Along the way, John Jackson Miller carefully builds the story with the characters. Riker is at the core of the book, both in the action and the unfolding mystery. He’s used as a touchstone for readers, immediately giving us someone we can relate and attach to. Early on there are some new characters, like Bretorious, who bring a lot of color to the story with their odd personalities. Yet it’s the familiar Riker who kicks things off. The first few pages of the book thrust him into danger, only to take a step back as readers get a glimpse of where this story is going. New characters are introduced, the plot thickens, and before you know, things get crazy in a good way. One chapter, you’re on the Aventine with Riker and Captain Ezri Dax as they race across space to stop a Romulan attack. The next chapter, your onboard a Romulan warbird as Bretorious plots his next attack. By the time Picard and the Enterprise enter the picture, there’s as much mystery as their is revelation, and still more than half the book to go.
By combining a cast of familiar characters with new ones, it makes it easier to follow along with the story. Even then, the new characters are striking enough that they stand out and it isn’t hard to juggle around the shifting viewpoints. There may be eight ambassadors in the beginning, but there aren’t that many major viewpoint characters in the book. Most of the story comes from Riker, Dax, Picard and Bretorious. The action centers around their interactions with their crews and with each other.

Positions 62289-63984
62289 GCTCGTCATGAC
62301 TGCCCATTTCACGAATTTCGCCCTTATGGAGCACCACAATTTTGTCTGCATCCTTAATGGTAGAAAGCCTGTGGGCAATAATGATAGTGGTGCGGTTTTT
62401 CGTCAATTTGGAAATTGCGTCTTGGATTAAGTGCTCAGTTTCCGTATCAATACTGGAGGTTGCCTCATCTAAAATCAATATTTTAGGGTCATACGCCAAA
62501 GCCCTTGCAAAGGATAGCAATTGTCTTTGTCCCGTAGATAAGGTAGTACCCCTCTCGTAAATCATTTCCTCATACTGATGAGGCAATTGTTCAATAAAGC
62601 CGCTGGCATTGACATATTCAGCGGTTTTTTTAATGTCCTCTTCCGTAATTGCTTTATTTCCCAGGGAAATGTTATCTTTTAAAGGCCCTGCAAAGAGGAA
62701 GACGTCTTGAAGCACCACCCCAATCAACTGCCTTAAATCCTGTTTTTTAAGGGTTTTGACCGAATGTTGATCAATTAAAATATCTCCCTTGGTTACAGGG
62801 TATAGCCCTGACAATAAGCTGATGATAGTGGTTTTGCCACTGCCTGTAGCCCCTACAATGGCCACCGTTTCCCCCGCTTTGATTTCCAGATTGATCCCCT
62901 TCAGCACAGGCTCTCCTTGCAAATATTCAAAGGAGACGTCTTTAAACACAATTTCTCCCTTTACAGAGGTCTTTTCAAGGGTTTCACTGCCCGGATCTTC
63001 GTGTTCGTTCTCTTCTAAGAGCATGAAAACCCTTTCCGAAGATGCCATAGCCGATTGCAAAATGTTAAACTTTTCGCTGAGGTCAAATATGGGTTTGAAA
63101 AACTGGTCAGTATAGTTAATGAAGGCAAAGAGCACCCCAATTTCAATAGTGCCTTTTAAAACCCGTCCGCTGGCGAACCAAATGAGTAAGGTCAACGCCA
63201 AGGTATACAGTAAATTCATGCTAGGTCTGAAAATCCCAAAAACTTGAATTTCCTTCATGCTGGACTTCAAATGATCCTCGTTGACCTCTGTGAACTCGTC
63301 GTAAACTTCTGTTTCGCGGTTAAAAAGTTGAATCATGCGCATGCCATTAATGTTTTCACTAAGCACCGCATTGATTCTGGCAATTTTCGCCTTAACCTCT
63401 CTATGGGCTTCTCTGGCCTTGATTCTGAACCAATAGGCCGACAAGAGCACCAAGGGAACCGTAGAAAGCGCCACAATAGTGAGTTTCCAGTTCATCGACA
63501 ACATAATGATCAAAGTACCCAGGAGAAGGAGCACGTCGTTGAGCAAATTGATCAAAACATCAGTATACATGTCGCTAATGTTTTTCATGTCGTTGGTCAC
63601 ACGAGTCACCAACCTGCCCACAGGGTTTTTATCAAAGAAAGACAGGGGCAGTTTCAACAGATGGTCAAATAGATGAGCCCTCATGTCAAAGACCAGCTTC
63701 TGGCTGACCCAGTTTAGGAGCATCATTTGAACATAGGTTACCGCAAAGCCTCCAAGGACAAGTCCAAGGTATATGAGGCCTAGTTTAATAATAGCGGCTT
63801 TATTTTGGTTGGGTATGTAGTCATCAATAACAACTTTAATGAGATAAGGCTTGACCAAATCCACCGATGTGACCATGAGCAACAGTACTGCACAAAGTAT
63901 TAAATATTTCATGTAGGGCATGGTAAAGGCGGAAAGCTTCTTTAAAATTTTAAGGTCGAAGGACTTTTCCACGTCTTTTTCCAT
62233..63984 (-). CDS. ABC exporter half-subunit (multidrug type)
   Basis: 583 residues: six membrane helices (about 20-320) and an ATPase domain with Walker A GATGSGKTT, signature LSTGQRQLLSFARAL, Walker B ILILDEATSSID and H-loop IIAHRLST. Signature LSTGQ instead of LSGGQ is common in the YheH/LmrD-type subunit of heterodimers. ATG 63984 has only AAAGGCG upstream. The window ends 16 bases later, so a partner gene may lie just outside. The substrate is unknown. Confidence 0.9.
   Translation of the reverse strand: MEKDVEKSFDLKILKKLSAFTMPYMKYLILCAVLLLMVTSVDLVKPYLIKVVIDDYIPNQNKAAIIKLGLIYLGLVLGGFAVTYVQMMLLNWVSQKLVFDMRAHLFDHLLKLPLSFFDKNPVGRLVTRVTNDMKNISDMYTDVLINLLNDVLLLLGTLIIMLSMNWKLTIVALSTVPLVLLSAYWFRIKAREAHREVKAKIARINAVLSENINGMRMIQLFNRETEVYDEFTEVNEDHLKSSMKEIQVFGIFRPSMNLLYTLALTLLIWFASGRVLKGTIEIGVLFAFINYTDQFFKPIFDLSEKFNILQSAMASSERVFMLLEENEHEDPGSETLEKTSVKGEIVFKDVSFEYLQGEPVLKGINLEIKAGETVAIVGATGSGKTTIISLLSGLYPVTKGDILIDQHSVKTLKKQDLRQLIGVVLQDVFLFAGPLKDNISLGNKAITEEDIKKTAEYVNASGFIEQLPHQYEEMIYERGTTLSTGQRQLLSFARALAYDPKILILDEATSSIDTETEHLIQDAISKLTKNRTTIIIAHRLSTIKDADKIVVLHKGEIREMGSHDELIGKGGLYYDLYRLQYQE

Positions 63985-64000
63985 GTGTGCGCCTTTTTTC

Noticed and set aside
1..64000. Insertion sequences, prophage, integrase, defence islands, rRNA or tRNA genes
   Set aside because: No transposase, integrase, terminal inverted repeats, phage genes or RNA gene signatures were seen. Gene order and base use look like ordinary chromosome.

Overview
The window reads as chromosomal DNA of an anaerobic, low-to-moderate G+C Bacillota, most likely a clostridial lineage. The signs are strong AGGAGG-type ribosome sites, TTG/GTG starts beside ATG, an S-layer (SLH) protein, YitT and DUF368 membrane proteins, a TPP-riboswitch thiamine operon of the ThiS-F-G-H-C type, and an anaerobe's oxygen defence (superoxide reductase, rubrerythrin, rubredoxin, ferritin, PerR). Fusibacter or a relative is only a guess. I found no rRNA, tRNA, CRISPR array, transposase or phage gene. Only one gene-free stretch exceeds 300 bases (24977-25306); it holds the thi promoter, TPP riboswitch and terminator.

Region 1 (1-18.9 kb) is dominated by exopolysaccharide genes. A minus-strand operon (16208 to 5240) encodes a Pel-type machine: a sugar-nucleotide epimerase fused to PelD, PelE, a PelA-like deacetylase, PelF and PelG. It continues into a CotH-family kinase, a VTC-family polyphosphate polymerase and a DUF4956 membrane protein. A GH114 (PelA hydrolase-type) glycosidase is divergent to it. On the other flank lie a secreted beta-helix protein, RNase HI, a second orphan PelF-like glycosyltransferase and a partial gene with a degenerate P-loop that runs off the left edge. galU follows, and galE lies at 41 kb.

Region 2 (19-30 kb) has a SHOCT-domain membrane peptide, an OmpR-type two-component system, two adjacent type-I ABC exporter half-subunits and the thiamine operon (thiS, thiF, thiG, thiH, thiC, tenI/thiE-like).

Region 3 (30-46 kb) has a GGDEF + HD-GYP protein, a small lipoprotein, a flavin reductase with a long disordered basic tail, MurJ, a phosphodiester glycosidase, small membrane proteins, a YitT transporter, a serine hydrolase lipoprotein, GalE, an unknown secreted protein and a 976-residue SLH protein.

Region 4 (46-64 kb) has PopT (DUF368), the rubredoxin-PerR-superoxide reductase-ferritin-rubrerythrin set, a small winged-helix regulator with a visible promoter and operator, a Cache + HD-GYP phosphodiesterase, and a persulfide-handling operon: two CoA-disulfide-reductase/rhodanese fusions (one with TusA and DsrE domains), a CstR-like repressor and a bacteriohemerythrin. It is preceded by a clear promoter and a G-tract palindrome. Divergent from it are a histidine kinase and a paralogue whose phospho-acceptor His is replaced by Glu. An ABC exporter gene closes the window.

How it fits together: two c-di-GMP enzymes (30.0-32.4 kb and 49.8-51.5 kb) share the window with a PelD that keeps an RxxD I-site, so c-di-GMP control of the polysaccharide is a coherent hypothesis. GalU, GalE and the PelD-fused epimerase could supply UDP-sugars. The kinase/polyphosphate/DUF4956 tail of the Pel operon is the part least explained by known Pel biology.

Through great pacing, Takedown manages to jump start with a blast of excitement and keep things fun and interesting throughout. When there’s not a challenging attack going on, there’s a intellectual puzzle. Crews of the various ships are forced to examine their circumstances to try and find a way out. One way or the other, it keeps readers guessing on what’s really going on. And considering the entire story takes place in space with just a few breaks on space stations, it’s amazing that none of the environments ever become boring. Part of that is due to the pacing. Like any good story, it escalates as it progresses, but it also shifts the scenery. The focus might move from one part of the ship to another, or to an entirely new ship and crew in a whole new area of space. All in all, it works perfectly.
While it would be cheap to say this is the best Star Trek book I’ve ever read since this is the first Star Trek book I’ve ever read, it was definitely a great read. Takedown packs in the tension and excitement, along with moments of humor, witty dialog, and great characters. It opens with a great hook, leaving you wondering where things are going, then proceeds to lay down the story with a lot of mystery. If you enjoyed John Jackson Miller’s novella Titan – Absent Enemies, then Takedown promises a whole lot more. I give it a five out of five and highly recommend it to Star Trek and John Jackson Miller fans alike.